Martin loves to hear the ring of the bell in the cafeteria when a child gets a college acceptance letter, but believes the pressure for good grades leads some students to put performance before learning. For some students, it turns into a near-obsession.
“Some kids want to achieve by any means necessary,” Martin said. “That’s where we get to the cheating part.”
In December, teachers caught five Aspen High students who were planning to use false data on a laboratory assignment. Martin had already created the Academic Integrity Committee at the time, so the incident became something of a case study for committee members to understand why the students made the choices they did, and what, if anything, the committee could do about it.
Each of the students spoke with the committee and prepared a “reflection” about their behavior. According to Martin, all students used the word “panic” to describe their reasons for choosing the wrong route to a better grade. They also made it clear that they were not alone in their misguided behavior. To the principal, who has the authority to punish cheaters as she sees fit, this pointed to an unhealthy focus on grades.
More recently, the committee surveyed teachers and found 80 percent of Aspen High faculty members had encountered at least one instance of apparent academic dishonesty, ranging from outright cheating or plagiarism to an over-the-top request for special treatment.
Committee member Josh Berro, an Aspen High counselor, said Aspen is part of a nationwide trend in its emphasis on academic performance.
“Now more than ever, there’s a hysteria to get into the best college,” Berro said.
So, how can the committee change the school’s culture to promote academic ethics alongside the enthusiasm for college? At a Tuesday parent breakfast meeting, Martin heard various suggestions, some “softer” ideas that involved clarifying right and wrong behaviors for students, and some “harder” moves that involved accountability and consequences for cheaters. And parents have to be on board for the message to stick, they said. Nobody suggested that Martin was wrong to pursue the issue or that the problem doesn’t exist.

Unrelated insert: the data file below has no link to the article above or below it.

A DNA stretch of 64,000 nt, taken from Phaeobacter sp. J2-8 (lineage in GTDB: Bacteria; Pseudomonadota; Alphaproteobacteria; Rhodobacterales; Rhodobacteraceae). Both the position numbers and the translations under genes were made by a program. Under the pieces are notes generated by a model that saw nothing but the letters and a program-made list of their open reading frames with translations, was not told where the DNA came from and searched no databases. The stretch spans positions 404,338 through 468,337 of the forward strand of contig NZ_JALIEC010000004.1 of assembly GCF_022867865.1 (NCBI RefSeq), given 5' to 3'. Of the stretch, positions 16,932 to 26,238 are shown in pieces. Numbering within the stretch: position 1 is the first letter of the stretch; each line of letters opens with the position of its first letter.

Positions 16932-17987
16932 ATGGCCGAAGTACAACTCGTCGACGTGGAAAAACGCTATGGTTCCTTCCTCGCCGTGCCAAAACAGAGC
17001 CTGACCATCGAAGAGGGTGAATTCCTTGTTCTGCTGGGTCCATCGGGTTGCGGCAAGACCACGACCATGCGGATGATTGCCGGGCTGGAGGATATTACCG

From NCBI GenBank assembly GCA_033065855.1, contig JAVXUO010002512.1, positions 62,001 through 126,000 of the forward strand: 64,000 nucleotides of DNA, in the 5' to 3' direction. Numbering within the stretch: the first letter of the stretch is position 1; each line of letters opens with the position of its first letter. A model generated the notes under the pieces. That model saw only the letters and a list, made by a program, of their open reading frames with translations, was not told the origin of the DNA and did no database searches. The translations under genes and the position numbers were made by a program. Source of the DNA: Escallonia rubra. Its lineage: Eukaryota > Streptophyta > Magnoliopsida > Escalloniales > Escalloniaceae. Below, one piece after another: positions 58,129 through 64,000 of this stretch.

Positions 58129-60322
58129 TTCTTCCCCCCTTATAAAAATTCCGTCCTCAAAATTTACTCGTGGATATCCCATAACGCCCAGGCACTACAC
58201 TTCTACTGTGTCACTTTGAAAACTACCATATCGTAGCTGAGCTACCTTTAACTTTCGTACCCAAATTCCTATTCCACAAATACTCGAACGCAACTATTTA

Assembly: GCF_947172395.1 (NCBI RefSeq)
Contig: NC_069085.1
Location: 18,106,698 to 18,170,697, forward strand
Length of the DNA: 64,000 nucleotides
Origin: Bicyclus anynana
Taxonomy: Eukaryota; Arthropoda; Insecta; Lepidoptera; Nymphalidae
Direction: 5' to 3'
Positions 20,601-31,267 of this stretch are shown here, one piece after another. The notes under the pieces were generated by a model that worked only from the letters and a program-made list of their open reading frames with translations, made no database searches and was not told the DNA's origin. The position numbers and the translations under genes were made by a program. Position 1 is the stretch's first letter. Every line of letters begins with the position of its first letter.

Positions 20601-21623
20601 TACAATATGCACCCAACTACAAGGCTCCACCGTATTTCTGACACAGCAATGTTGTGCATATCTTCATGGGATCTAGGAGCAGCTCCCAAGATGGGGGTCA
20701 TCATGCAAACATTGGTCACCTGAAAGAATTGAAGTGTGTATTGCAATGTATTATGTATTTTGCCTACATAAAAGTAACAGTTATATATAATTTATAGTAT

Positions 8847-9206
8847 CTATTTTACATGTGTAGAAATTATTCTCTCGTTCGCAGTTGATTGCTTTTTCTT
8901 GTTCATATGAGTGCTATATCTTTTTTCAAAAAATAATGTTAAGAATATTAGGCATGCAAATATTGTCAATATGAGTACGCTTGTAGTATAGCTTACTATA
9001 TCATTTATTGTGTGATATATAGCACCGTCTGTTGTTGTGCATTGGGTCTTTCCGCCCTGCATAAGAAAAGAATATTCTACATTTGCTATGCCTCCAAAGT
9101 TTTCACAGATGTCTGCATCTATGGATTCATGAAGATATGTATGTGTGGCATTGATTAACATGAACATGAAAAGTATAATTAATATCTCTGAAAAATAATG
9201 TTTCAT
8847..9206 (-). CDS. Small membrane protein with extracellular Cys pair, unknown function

Martin told the parents that college counselor Kathy Klug will attend freshman seminar classes this month to discuss academic integrity and the impact that cheating or misbehavior can have on the college-application process. Martin said all junior and senior IB students have already signed a code of conduct, and she hopes to have the entire student body do something similar at the beginning of the 2015-16 year.
Beyond those actions, it’s unclear where the academic integrity effort leads.
For Berro, it will be at least a small victory to simply get the students thinking and conversing on the subject.
“Success to me at this point would be for kids to be aware of this, to start talking about it,” he said. “It would be great if kids were discussing what is and what isn’t acceptable.”
Aspen Journalism’s education desk is collaborating with The Aspen Times on schools coverage. This story was published in the Times on April 10, 2015.